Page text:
True to form, Pakistan’s anti-terrorism court has indicted four close associates of the 2008 Mumbai terror attack mastermind Hafiz Saeed on grounds of terror financing on the eve of the crucial meeting of the Financial Action Task Force (FATF) which is due through video-conference later this month. Typically, this is a familiar eyewash to throw wool over the eyes of the FATF members who have been clamouring against Pakistan for fuelling and abetting terror as an instrument of State policy. The cold reality is that Pakistan’s responses on terror are dictated behind-the-scenes by the army establishment while the civilian government led by Prime Minister Imran Khan is rendered superfluous. All claims by the government that it is in effective control are proven false in a country where all the shots are called by the army establishment while the accountability is that of the civilian government. In the last plenary of FATF a year ago, it was China, Turkey and Malaysia that had rescued Pakistan from being blacklisted for money laundering and abetting terror while all other member-states were arrayed against Pakistan. This time around, the hawkish then Malaysian Prime Minister Mahathir Mohammad has been forced to quit as premier and there is no knowing whether his successor will be as soft on Pakistan as him. Besides, China is the object of worldwide derision for being the originator of the COVID-19 pandemic and as the current president of the FATF it will be under great moral pressure to not let its protégé Pakistan get away with the dubious tag of terror financier.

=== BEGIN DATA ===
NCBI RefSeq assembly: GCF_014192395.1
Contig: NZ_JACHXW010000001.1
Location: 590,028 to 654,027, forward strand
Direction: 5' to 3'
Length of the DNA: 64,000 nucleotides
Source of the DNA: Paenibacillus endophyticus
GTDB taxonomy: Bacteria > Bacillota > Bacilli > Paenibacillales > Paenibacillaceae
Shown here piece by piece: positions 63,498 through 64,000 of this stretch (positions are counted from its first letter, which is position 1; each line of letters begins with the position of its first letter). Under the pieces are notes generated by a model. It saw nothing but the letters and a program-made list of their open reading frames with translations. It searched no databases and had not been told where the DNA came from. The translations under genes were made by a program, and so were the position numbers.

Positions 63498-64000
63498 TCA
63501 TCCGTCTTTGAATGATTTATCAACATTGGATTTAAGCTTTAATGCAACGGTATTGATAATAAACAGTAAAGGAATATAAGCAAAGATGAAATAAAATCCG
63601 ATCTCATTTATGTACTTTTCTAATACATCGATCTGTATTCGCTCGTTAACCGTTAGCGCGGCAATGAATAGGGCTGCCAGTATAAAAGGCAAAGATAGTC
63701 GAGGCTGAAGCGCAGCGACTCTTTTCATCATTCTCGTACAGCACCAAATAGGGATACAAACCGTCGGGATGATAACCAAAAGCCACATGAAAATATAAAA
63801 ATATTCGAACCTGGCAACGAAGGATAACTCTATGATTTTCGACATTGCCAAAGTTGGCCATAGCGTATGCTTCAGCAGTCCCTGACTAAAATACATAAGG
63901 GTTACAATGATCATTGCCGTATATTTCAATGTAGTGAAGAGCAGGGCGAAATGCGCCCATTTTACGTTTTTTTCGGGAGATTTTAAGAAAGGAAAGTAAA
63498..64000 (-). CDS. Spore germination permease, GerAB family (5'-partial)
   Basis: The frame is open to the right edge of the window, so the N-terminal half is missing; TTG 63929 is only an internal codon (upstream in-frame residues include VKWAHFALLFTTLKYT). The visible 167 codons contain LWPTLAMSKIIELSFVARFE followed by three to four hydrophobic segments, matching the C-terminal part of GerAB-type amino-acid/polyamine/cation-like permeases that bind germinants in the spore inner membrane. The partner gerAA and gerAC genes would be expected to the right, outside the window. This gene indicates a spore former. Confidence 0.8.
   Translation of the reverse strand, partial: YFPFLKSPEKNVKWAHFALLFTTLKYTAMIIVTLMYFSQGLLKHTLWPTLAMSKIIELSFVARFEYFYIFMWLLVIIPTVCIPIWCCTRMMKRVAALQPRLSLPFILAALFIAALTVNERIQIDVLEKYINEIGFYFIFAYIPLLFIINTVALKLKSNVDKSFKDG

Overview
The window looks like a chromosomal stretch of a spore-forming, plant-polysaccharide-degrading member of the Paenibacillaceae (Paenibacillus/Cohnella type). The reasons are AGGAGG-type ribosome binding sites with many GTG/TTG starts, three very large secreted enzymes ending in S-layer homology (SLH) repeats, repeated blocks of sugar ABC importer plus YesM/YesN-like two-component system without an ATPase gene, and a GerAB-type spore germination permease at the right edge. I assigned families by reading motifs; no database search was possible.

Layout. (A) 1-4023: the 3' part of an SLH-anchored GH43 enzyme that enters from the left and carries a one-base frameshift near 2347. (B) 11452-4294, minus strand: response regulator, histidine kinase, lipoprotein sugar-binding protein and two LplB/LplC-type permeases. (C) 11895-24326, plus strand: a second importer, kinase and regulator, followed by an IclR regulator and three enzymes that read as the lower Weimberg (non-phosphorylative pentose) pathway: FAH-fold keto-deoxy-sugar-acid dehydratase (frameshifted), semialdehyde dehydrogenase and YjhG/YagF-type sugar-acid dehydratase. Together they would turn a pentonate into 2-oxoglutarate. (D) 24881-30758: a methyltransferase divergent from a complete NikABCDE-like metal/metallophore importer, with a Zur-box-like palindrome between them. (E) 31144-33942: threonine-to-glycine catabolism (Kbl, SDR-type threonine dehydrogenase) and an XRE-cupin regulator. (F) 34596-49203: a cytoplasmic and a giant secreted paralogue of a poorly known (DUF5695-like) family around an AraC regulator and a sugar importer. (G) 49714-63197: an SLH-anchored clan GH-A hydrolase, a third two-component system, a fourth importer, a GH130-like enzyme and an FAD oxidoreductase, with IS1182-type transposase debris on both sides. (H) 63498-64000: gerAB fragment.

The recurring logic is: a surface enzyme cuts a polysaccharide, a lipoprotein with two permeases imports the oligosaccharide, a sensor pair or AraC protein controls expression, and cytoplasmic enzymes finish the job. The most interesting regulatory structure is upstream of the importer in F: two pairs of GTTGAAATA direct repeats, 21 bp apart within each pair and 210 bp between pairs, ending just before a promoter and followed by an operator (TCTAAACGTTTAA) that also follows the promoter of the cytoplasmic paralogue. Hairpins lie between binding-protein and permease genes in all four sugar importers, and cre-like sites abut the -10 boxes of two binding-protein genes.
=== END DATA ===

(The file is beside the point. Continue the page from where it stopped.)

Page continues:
Significantly, the 228-page report of a committee appointed by the FATF titled "Mutual Evaluation Report 2019" will be one of the yardsticks for the scrutiny at the Paris meeting of the financial watchdog. In the report, in the 10 effectiveness ratings, Pakistan was found "low" in nine areas and "moderate" in one. Of the 'technical compliance' parameters, the country was found "compliant" in only one, "partially compliant" in 26, "largely compliant" in nine, and "non-compliant" in four. Sitting in the President’s chair, China would find it difficult to not pay heed to FATF’s own report. If means are not found to push Pakistan to take genuine, meaningful action, the FATF would face a credibility crisis and China would be hard put to explain its bid to ignore the overwhelming demand to blacklist Pakistan. For a country that is seen to be desperate on being perceived to be a super power, Beijing’s defence of Pakistan would not fit in with its obstructive attitude at FATF. Indeed, China would have to think hard when Islamabad’s record in terror is a dubious one.
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